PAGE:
Pernia: US-China trade war to boost PH electronics exports to America
The Philippines stands to gain an additional over $42 million in exports of mostly electronic products to the US in the next six years amid a full-blown trade war between the United States and China, the country’s chief economist has said.
Socioeconomic Planning Secretary Ernesto M. Pernia told the Philippine Economic Briefing last Tuesday that the trade spat between the two economic giants would “result in a net positive effect” on the Philippines’ gross domestic product (GDP), citing an initial simulation impact analysis done by the state planning agency National Economic and Development Authority (Neda).
“That is because our main exports to the US are comprised of electronic equipment and transport equipment, as well as other non-agricultural products, chemical and rubber products, ferrous metals, and mineral products as inputs to their production. Our estimate is the net effect on our GDP is something like $34.7 million in 2018, and this is expected to rise further to $50.7 million in 2023,” said Pernia, who heads Neda.
For the period 2018 to 2023, the average yearly impact on GDP would be $42.2 million, Pernia added.
The Neda chief nonetheless said these figures were indicative and needed to be further analyzed in detail.
Electronics remain the country’s top export commodity, accounting for more than half of merchandise exports in July, the latest government data showed.
Pernia later explained to reporters that the Philippines stands to benefit because while the US already imports these products from us, “they can’t import anymore from China, so they will import more from us.”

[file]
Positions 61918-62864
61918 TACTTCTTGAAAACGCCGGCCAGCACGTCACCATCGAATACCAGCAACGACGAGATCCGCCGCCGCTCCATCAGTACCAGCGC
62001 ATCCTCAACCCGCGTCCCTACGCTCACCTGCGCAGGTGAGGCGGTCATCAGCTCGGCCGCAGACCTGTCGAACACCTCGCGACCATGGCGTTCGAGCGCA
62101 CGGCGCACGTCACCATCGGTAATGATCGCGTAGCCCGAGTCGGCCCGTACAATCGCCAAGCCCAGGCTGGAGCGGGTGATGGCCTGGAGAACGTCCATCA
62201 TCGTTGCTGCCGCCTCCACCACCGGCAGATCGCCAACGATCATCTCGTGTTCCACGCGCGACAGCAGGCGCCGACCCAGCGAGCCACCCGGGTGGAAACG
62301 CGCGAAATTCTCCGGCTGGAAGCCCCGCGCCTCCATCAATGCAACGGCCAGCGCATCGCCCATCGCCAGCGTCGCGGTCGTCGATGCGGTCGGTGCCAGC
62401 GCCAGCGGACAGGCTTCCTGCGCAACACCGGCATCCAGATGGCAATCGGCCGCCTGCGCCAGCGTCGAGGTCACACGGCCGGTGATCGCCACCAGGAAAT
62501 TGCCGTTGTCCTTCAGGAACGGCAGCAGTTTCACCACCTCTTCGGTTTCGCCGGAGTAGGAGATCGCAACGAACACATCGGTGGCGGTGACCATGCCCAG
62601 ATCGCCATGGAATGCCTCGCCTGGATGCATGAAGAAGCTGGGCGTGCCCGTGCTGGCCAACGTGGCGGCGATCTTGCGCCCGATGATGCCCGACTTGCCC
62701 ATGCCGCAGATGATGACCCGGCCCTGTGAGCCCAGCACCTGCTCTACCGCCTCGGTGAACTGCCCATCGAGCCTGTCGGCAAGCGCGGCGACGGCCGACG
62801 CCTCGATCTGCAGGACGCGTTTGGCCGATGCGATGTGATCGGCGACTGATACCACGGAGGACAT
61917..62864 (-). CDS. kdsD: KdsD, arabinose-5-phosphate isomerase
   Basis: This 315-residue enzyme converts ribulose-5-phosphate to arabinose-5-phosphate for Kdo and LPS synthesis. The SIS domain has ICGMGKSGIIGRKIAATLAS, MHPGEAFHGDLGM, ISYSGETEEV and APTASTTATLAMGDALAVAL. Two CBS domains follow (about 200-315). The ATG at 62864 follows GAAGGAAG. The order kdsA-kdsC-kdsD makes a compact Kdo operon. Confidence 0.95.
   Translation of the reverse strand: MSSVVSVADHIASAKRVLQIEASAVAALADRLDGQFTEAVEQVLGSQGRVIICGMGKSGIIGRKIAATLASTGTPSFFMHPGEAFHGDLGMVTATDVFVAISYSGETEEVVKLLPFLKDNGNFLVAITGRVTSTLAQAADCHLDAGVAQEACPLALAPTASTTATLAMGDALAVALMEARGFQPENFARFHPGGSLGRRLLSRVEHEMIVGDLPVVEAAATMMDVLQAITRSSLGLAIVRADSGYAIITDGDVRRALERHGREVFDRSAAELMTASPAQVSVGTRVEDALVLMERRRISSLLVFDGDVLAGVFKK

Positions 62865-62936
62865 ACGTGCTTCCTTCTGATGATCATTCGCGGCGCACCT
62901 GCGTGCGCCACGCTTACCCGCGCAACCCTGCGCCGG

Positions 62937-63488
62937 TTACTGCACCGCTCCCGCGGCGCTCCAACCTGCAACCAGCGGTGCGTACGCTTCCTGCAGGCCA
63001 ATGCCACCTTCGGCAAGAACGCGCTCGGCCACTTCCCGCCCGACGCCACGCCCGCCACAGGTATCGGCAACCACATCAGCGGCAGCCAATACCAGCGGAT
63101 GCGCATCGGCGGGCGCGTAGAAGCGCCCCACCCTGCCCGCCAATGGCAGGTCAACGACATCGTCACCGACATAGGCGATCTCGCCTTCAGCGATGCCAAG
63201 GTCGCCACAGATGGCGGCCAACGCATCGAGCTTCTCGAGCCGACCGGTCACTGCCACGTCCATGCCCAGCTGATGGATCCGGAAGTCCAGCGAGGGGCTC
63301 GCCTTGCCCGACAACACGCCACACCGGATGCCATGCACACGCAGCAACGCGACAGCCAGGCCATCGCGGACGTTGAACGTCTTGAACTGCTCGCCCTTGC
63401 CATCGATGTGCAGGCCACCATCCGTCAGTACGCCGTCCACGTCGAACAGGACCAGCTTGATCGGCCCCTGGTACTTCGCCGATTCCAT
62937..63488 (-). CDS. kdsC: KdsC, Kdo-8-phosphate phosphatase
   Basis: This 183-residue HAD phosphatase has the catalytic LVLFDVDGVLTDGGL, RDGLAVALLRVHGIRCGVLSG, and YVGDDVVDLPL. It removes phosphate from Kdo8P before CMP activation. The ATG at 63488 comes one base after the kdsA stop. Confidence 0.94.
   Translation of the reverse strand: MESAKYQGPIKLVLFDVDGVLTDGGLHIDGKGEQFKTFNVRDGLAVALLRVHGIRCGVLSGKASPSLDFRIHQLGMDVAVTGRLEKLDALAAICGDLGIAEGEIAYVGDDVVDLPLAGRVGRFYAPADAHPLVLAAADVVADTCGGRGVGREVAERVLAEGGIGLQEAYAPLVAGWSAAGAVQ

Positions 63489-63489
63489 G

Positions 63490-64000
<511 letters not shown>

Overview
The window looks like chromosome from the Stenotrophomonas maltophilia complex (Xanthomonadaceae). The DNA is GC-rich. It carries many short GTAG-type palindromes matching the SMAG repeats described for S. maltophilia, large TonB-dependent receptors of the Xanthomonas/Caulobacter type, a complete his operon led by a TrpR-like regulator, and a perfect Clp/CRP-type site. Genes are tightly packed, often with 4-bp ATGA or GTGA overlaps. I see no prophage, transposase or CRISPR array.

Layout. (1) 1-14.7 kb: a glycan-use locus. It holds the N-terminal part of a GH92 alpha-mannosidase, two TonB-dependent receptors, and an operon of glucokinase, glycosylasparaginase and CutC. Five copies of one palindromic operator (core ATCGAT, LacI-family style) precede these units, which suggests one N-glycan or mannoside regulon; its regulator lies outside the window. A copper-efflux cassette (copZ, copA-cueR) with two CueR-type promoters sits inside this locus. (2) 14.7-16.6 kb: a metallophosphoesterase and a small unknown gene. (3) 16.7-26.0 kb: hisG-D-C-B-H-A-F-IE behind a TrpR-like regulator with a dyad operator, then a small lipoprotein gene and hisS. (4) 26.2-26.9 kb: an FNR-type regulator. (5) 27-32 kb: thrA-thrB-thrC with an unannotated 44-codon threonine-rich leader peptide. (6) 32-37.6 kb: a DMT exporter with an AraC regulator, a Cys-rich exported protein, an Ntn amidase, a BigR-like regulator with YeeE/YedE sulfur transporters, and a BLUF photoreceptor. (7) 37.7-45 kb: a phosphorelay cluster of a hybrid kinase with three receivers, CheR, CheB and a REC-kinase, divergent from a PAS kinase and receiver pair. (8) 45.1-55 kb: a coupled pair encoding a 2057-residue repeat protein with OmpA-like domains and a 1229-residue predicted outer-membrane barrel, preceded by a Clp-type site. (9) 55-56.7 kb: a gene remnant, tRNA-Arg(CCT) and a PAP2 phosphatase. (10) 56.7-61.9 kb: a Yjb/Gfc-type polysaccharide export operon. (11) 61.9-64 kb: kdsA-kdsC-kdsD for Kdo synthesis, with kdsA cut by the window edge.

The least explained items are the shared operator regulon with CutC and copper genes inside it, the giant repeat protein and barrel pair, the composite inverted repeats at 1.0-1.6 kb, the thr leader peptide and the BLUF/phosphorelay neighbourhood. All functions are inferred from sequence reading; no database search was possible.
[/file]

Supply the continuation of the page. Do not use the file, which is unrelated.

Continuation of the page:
The cost of importing these goods from the Philippines was “competitive,” Pernia said.
“Maybe even if we’re a bit more expensive, but because the source in China is not available, so they have to get more from the Philippines,” he added.
For his part, Finance Secretary Carlos G. Dominguez III noted last Tuesday that “we are also experiencing the actual trade war, because last year we were only experiencing the threats—now it’s real.”
Dominguez cited US President Donald Trump’s announcement of $200-billion worth of Chinese goods to be slapped tariffs.
In turn, China retaliated by slapping $60 billion in US products with import duties.
“When you have a trade war, a lot of uncertainty is introduced into the world economic system, and banks react to that increased uncertainty by increasing interest rates, so that’s happening. So that has further eroded the value of our peso,” Dominguez said.
The peso is currently trading at almost 13-year low levels against the US dollar. /kga
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